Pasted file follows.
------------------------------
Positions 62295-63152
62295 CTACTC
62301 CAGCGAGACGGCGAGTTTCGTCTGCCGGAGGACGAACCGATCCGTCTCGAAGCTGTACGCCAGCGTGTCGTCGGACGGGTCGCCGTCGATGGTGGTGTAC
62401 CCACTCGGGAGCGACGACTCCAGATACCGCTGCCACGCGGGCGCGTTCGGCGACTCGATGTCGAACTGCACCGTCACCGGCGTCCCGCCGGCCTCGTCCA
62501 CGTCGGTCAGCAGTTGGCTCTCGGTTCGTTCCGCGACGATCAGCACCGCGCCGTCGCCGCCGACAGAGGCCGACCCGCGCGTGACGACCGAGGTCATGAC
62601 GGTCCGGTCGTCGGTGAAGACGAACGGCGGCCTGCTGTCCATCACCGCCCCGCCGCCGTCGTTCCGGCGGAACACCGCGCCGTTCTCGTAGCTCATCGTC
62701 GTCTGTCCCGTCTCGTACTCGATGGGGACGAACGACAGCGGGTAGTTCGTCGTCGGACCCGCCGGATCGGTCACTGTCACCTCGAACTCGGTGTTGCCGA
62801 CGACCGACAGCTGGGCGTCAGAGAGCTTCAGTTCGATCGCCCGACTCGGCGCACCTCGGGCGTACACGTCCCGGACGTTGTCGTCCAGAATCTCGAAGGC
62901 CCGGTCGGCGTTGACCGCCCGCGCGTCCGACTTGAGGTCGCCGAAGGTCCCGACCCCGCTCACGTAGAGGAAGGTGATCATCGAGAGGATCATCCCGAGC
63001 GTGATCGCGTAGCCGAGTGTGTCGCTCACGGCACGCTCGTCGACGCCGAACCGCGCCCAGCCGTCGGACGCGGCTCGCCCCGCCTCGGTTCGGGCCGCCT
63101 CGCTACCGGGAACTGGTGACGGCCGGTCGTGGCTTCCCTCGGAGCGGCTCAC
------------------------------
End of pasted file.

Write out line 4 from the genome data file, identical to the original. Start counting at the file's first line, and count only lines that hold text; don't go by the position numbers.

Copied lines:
62401 CCACTCGGGAGCGACGACTCCAGATACCGCTGCCACGCGGGCGCGTTCGGCGACTCGATGTCGAACTGCACCGTCACCGGCGTCCCGCCGGCCTCGTCCA